The import and export business is subject to different types of bonds. A bonded importer of record (IOR) will secure multiple customs bonds over many years of serving customers. Such bonds are not optional in most cases. If you are an IOR importing goods with a value in excess of $2500, you must secure your shipments with a customs bond.
Customs bonds must be worth a certain monetary value in order for U.S. Customs and Border Protection (CBP) to honor them. The value of a particular bond is related to the type of bond it is and the type and value of the goods being imported. If this all sounds confusing, it is. That is why companies like Vigilant Global Trade Services exist.
Vigilant GTS offers a full range of global trade compliance services to companies of all sizes. They define a customs bond as an insurance policy of sorts. A customs bond essentially tells CBP that all appropriate duties and taxes will be paid on goods being imported into the country.
A Contractual Agreement
From a legal standpoint, a customs bond is a contractual agreement involving three parties: the IOR, CBP, and the bond company. Moreover, it is a contractual agreement requiring a form of surety. What is surety? It is a voluntary commitment by one party to cover the financial obligations of another.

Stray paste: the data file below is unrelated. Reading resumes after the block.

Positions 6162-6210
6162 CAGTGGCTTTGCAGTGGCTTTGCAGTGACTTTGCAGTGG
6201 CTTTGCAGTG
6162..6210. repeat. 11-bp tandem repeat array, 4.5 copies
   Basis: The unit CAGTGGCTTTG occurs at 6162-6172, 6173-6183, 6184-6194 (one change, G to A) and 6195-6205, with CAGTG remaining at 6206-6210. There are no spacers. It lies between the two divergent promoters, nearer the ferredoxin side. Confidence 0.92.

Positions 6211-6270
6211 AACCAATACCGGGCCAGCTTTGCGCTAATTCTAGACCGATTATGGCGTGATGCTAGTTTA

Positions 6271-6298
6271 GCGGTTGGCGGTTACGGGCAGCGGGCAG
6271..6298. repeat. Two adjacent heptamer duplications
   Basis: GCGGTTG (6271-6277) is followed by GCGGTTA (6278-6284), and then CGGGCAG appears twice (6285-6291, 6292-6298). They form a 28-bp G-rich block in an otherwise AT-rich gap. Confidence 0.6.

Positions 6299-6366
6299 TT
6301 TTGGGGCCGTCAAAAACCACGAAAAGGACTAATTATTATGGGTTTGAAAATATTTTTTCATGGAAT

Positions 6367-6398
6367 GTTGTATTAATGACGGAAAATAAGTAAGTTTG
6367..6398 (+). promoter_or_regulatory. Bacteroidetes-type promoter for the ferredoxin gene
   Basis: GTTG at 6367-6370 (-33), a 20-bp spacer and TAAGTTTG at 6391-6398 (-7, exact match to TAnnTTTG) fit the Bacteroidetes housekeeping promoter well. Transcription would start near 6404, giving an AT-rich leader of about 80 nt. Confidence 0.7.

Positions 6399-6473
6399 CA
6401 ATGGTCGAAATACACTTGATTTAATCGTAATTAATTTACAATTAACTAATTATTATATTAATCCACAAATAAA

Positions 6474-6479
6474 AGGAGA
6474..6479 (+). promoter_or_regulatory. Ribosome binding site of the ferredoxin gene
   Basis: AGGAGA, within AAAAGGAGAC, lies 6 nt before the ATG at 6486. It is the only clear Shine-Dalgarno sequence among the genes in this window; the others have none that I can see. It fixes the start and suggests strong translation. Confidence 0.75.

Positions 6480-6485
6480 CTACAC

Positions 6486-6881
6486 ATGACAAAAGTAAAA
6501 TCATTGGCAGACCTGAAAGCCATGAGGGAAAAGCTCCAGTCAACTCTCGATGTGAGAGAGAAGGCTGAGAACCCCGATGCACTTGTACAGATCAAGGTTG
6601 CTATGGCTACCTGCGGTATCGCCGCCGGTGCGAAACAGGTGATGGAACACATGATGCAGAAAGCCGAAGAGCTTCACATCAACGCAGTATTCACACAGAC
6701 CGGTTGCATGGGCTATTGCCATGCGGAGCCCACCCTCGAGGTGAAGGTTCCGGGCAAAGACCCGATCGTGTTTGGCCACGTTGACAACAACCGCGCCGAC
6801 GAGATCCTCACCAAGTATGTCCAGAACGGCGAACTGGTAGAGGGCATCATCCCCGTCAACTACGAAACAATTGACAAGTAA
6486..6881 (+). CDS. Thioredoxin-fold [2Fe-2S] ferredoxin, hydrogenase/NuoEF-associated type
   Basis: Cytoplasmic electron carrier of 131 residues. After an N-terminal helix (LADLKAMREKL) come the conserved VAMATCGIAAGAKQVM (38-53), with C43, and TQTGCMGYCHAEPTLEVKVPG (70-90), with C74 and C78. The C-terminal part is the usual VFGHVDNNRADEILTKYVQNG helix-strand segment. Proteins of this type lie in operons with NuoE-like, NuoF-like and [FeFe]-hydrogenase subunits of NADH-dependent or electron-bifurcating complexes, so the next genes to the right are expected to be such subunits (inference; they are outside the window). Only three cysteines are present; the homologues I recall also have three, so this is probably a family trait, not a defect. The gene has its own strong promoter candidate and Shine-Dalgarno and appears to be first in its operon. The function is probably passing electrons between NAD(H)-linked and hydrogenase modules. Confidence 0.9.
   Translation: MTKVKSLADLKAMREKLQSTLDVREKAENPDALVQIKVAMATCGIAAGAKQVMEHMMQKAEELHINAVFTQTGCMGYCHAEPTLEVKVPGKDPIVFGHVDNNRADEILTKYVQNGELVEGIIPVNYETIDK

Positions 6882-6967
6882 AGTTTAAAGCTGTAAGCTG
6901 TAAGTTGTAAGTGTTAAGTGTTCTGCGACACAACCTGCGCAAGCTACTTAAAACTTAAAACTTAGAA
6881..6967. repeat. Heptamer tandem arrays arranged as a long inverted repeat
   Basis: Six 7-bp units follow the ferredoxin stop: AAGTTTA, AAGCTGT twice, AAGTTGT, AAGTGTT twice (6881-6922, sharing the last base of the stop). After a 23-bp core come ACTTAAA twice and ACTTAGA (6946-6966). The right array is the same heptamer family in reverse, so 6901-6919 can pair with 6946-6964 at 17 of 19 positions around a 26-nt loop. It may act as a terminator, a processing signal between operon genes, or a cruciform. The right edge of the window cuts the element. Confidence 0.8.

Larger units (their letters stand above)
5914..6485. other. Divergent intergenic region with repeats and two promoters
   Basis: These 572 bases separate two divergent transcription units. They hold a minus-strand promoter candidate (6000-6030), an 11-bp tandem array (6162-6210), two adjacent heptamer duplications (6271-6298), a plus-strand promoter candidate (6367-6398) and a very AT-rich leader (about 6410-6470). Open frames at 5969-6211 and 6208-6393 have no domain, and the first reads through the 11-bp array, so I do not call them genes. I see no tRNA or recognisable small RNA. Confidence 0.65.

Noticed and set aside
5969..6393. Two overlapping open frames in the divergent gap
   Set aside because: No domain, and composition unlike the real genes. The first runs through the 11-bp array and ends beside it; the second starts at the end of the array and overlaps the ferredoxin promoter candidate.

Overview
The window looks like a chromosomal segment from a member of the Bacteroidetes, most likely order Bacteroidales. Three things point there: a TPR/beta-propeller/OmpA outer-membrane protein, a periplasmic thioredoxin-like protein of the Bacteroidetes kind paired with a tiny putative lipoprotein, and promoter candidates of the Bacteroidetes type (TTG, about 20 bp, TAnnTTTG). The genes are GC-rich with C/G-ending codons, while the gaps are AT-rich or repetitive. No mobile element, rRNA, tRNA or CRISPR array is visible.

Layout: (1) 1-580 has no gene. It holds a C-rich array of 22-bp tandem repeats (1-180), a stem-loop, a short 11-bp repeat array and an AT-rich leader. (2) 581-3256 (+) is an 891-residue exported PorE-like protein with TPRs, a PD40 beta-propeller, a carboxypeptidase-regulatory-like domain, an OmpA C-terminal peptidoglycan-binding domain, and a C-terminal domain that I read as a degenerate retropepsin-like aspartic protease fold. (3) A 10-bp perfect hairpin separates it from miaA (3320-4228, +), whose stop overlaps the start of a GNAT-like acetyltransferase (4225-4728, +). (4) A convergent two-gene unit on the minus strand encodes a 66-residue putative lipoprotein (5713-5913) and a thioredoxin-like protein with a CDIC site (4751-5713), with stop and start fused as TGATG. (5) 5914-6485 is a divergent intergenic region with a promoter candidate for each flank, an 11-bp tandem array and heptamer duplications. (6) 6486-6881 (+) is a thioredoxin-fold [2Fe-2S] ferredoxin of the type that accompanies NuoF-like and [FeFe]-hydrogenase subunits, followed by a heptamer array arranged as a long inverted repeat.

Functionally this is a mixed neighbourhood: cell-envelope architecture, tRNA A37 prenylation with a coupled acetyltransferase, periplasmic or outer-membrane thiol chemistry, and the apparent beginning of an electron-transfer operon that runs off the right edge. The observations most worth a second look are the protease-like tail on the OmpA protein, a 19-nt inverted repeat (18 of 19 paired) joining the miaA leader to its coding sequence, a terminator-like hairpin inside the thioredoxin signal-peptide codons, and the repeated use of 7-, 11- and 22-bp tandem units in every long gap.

In the case of a customs bond, the bond company provides surety for the IOR. An IOR with a customs bond is known as a bonded IOR. At any rate, the bond company expects the IOR to pay duties and taxes on its own. But if something goes wrong – like a bankruptcy, for example – the customs bond kicks in. Duties and taxes are paid by the bond company so that the shipment can be released by CBP.
Two Types of Customs Bonds
Each country has its own rules regarding duties, tariffs, and customs bonds. As previously mentioned, any commercial goods in excess of $2,500 must be secured by a bond. Proof of a customs bond must be supplied whenever a U.S. agency with appropriate authority request to see it.
There are two types of bonds for U.S. importers:
Single Transaction Bond
A single transaction bond is also known as a single-entry bond (SEB). As its name implies, it covers a single import transaction. The value of the bond is calculated by adding together the total value of the shipment plus any applicable duties, taxes, and fees.
There are occasions when a shipment is subject to other regulations, such as quota and visa status. The end result might be that at an SEB of three times the value of the shipment be secured.
The other type of customs bond recognized in the U.S. is the continuous bond. This covers all the shipments handled by a single IOR at any and all ports of entry. Continuous bonds are valid for a single year. They must be for a minimum of $50,000.
For purposes of calculation, continuous bonds are often based on the total amount of taxes, duties, and fees the IOR paid during the previous year. A continuous bond valid for the entire 2021 calendar year would be valued at 10% of the amount paid in 2020.
All IORs bringing goods into the country must obtain and furnish customs bonds if any of their shipments exceed $2,500 in value. The bonds ensure that all taxes, duties, and fees will be paid. In light of that, bonds are more or less import duty insurance policies.